Pharma seems to be going all in for the "let other people find your drugs for you" model. I know if you can wager all you have on a single hand, lose, and walk away, you'll have the world and all that's in it, but I wonder what Kipling thought the benefits of betting all of someone else's things on a single hand would be.

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20. Hap on June 26, 2012 6:04 PM writes...

I grew up in NJ, and seeing the chemical plants and jobs there was part of the reason I wanted to be a chemist. Considering the BASF plant just off the NJ Turnpike just went away and most of pharma seems to have gone committed suicide, I'm wondering where more chemists are going to come from.

Maybe more "we need science and technology workers" speeches will solve the problem. Right?

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21. Roche Colleague on June 26, 2012 8:37 PM writes...

Truly saddening news. I've interacted with some very talented colleagues from Nutley, and feel for them during this time. I also feel for the Palo Alto colleagues who relocated to Nutley and are now flung into this situation.

I hope everyone gets through this tough time intact, and wish everyone at Nutley the best.

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22. Thomas McEntee on June 26, 2012 9:27 PM writes...

@20: I too grew up in NJ, in the 50s and early 60s and yes, the chemical companies in northern NJ made a boy's eyes wide with wonder. Riding in my parent's car on the NJ Turnpike just north of Newark Airport, wafting through the open garbage burning in Secaucus, you could smell the sweet odor of coal tar chemistry still being run by small companies like Trubek Chemicals, just east of the Turnpike. My first real job in the chemical industry was with the Berkeley Chemical Company (Berkeley Heights, NJ) in the early 1960s, a division of Millmaster Chemicals. We produced intermediates for the blockbuster drug, Miltown (meprobamate). But up the road, on Rt 3, a new class of psychotropics had hit the street. Our days were numbered and we knew it. Sad to see this happen.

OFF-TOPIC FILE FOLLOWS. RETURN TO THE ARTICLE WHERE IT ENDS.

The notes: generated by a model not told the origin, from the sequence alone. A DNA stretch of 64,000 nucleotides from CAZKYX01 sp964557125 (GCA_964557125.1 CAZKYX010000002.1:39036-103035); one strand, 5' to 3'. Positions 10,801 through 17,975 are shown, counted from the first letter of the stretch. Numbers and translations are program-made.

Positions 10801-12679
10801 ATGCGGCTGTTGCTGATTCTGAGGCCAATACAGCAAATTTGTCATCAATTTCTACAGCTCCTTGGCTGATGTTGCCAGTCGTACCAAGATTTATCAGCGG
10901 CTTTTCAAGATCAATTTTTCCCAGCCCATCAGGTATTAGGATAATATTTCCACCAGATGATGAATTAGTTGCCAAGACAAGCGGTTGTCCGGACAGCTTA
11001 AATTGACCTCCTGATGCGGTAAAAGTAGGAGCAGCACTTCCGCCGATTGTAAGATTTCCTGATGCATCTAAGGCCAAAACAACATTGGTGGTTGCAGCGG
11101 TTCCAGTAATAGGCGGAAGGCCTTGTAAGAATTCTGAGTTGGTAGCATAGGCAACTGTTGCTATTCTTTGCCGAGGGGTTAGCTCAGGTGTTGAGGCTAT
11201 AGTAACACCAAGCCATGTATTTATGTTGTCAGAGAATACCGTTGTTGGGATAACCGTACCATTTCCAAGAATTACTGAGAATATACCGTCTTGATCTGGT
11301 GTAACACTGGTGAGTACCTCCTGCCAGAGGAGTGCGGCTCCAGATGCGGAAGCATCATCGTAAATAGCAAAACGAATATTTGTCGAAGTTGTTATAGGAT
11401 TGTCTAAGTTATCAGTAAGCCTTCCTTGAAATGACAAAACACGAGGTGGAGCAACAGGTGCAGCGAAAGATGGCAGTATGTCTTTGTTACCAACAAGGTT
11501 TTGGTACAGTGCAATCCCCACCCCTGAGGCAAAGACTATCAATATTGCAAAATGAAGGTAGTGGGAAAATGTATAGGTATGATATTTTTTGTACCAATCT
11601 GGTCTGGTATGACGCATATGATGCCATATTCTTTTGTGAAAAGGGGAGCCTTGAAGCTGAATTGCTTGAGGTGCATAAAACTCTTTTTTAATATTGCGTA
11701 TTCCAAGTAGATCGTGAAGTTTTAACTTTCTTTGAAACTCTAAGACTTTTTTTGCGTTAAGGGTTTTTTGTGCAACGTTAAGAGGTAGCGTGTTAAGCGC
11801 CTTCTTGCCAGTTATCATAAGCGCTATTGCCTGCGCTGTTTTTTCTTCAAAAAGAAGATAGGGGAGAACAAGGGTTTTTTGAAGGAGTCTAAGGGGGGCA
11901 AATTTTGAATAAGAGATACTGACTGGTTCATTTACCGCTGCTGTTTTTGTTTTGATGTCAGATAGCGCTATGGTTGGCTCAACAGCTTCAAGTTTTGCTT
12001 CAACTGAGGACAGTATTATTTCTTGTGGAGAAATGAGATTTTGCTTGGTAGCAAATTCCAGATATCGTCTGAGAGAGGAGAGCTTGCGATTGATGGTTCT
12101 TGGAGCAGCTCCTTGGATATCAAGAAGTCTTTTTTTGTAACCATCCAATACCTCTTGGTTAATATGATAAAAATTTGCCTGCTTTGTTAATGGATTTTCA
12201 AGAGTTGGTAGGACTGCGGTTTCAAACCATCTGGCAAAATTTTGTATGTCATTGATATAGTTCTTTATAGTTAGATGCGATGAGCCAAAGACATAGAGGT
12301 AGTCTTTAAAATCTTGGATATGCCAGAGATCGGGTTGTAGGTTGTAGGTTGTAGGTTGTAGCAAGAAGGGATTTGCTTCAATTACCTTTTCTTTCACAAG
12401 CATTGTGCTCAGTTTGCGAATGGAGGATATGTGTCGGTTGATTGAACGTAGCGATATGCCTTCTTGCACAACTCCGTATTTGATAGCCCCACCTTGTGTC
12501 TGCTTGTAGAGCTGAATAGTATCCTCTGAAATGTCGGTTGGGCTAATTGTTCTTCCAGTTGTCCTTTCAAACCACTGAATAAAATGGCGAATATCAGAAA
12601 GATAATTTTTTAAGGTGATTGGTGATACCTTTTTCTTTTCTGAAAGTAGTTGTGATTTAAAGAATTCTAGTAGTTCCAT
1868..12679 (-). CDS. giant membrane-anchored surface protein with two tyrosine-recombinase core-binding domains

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23. mad on June 26, 2012 10:13 PM writes...

And they just overhauled a bunch of labs and built a fancy bridge there...internal politics?

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24. Hap on June 26, 2012 10:23 PM writes...

I liked all the roads and industry north of Exit 9, and particularly north of 11. (My grandma's house was off of the Parkway, so we didn't go further north than 11 on the Turnpike all that often until I went to college and had to go to Newark Airport). The smells didn't bother me, and I like(d) the oil refineries. I think we might have gone by Roche, even (when we were with my grandparents from Orange).

Somehow driving by 12 Oxford Street or the BC chemistry building doesn't have the same attraction to me. I know the chemical industry did a lot to make its bed, and that neat chemistry goes on in schools, but seeing actual big chemical plants and useful things coming from them tells people what all that chemistry is good for, and that there is something to that stuff they saw in high school, and maybe in college.